Installation by Terri Jones
Through Nov. 28
Cheekwood Museum of Art
1200 Forrest Park Dr.
9 a.m.-5 p.m. Mon.-Sat.; 11 a.m.-5 p.m. Sun.
$8 adults, $7 seniors/college students, $5 ages 6-17
For information, call 356-8000 or visit http://www.cheekwood.org.
Memphis artist Terri Jones’ latest conceptual work has transformed Cheekwood’s Temporary Contemporary Gallery, often used for exhibitions rather than installation art, into an environment that both soothes and stimulates. The walls and floor of the small room are white, as are most of the installation elementsa non-color scheme that envelops and disorients at the same time. Though views of the adjacent Frist Learning Center are admitted through a large arched window, the space itself feels strangely secluded.
According to Jones, the installation’s title, “Printkabinet,” is a reference to the drawings in the show and to the Swiss-German meaning of “kabinet” as an interior space. Seeking to address both physical and intellectual boundaries in her work, Jones has fashioned a walk-in cabinet sparsely populated with drawings, found objects, and texts that challenge the viewer to form a personal interpretation of the space.
“The windows within the gallery provided my initial concept,” Jones explains. “The two small windows high on the east wall are very odd and made me feel like a small child in a barn or a basement.” The artist decided to accentuate those windows, as well as the large arched one on the north-facing wall, by creating mirror images of them in graphite, vellum, and glass. “Vellum gives me the control to work very small,” she says. “I wanted these drawings to be small so the viewer will look closer and spend more time with them.”
Not only did Jones construct two white pedestals on which to place her tiny but finely detailed drawings of the windows, she also constructed the standing metal frames that hold each drawing. These appear to have the ability to swing back and forth, even as a window might. “The window provides a means of entrance or accessit is capable of being open and shut,” she explains. “I wanted to suggest that mobility.” Besides the two window drawings, Jones also created a sculptural window piece. This element, called “Ray,” mimics the reflection of a four-paned window on the gallery floor in squares composed of cardboard, graphite powder, and glass.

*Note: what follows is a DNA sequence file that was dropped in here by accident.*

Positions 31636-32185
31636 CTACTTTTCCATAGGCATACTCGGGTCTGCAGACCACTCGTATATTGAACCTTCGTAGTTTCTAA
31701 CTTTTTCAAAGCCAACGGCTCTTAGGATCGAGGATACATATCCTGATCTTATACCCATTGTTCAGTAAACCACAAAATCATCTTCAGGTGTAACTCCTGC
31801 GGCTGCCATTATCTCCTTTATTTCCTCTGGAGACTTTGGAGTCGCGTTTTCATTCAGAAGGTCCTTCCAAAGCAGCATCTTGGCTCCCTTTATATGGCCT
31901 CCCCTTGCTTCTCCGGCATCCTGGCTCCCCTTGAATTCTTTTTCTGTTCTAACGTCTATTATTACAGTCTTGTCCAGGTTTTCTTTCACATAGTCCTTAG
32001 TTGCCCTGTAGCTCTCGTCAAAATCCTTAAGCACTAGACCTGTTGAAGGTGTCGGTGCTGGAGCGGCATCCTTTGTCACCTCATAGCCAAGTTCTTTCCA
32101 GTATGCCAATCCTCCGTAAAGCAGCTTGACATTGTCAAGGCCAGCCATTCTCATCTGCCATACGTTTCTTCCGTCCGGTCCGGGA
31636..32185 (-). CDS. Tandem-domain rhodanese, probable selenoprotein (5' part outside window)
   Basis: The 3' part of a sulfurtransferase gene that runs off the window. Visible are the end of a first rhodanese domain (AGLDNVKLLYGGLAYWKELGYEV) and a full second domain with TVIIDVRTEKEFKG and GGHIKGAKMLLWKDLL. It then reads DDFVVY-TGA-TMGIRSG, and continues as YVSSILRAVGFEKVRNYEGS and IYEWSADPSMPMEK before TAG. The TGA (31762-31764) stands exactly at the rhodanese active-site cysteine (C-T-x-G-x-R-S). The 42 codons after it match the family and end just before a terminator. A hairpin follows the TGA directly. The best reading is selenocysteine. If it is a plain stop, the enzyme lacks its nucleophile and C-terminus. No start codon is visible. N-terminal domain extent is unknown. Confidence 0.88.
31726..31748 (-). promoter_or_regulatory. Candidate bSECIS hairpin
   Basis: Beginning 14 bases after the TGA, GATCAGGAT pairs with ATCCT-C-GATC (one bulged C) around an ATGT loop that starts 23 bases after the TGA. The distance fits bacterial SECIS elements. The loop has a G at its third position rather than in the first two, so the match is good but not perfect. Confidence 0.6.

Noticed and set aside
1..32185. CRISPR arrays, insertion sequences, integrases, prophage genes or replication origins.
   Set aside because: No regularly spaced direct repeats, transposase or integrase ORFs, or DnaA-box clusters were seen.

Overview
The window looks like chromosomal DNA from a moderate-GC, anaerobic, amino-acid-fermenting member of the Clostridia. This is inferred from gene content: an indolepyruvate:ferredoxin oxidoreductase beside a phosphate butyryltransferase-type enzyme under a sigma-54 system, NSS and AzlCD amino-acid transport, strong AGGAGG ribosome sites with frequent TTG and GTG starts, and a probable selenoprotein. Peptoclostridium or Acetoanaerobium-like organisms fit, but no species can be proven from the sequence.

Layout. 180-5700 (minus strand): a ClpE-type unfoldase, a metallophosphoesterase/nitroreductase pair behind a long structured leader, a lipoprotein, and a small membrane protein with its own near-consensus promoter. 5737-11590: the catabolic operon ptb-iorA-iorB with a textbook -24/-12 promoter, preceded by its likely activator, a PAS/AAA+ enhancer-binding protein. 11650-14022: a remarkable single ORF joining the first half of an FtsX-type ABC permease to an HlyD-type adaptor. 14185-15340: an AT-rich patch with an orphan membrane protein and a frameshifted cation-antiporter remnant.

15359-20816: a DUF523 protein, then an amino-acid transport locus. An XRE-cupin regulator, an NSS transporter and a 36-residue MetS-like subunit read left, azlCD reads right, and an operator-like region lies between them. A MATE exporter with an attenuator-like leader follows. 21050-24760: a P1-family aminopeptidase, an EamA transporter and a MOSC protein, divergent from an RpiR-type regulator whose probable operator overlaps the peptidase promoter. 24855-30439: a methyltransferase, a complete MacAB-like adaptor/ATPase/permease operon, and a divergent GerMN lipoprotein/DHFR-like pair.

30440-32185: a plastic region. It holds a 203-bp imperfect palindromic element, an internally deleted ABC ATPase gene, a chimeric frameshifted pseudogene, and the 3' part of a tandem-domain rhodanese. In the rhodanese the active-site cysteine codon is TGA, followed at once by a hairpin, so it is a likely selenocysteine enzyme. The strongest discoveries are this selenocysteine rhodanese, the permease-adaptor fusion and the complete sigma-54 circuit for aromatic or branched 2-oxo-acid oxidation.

Jones has been planning the installation for over a year. Shortly after Cheekwood assistant curator Terri Smith invited her to do a show in the contemporary gallery space last fall, the artist left to work and study in Basel, Switzerland, on a grant from the Christoph Merian Foundation. The image of the Cheekwood space she carrried in her mind served as a blank canvas during her stay in Switzerland, according to Jones. “I saw two drawing shows in Europe that influenced me, and I returned home with a sketchbook full of ideasmost of them impractical,” she says of the creative process. “The challenge was to make something within my means [financially].”
As with the pedestals holding the framed window drawings, Jones also built the glass, wood, and steel case that holds seven small unframed drawings and a tiny black and white pebble. “These forms are more obscure and less concrete than those in the window drawings,” she says. “They could be raindrops or tears falling.” To some viewers, the rounded and curved lines etched in graphite on vellum may also suggest parts of the female anatomy.
Two larger drawings on sheets of vellum are draped over plaster and steel forms hung on the south and west walls of the space. In one of these drawings, Jones arranges small oval forms to create the image of a low wall that trails across the curved surface of the vellum. “There was a beautiful stone wall, covered with moss, in Basel that I used to visit every day, even though I had to go out of my way to do so,” Jones says of her inspiration for the piece she calls “Detour.” The other drawing, called “Catch,” suggests the path of a drop of liquid trickling downward.
The artist describes the two other elements of the installation as “hidden tracks,” referring to the term for songs included on an album but not listed on the album cover. Neither of these are listed on the diagram sheet describing each piece that visitors can pick up from a box just inside the gallery door. Viewers are likely to spot one of the hidden tracksa small black bowl filled with frosted glass balls that sits in the northwest corner of the spaceeasily enough. The other, a small glass funnel, is harder to discover. While the artist says the bowl is included for its beauty alone, the funnel, which is tucked away on the ledge of one of the east-facing windows, refers to the transference or funneling of ideas. “My aim is to sharpen the viewer’s power of observation by use of simple givens,” Jones adds.
The artist’s articulate explanations aside, the impact of conceptual art like this will always vary according to what the viewer brings to it. Some may see the stark white walls and spare arrangement of elements as confusing, others as comforting. The positioning of drawings of windows in front of actual windows can be seen as a comment on both mental and physical spaceor merely an interesting visual sleight of hand. The tiny organic shapes on the translucent vellum may strike some as sensual, others as simplistic.
But taken as a wholeas it was meant by the artist to be takenthe installation creates an environment most will find intriguing. “The idea is that the viewer and the work can interact in a number of ways,” Jones says. “I want to challenge the viewer to look at objects differentlyto construct and reconstruct.”
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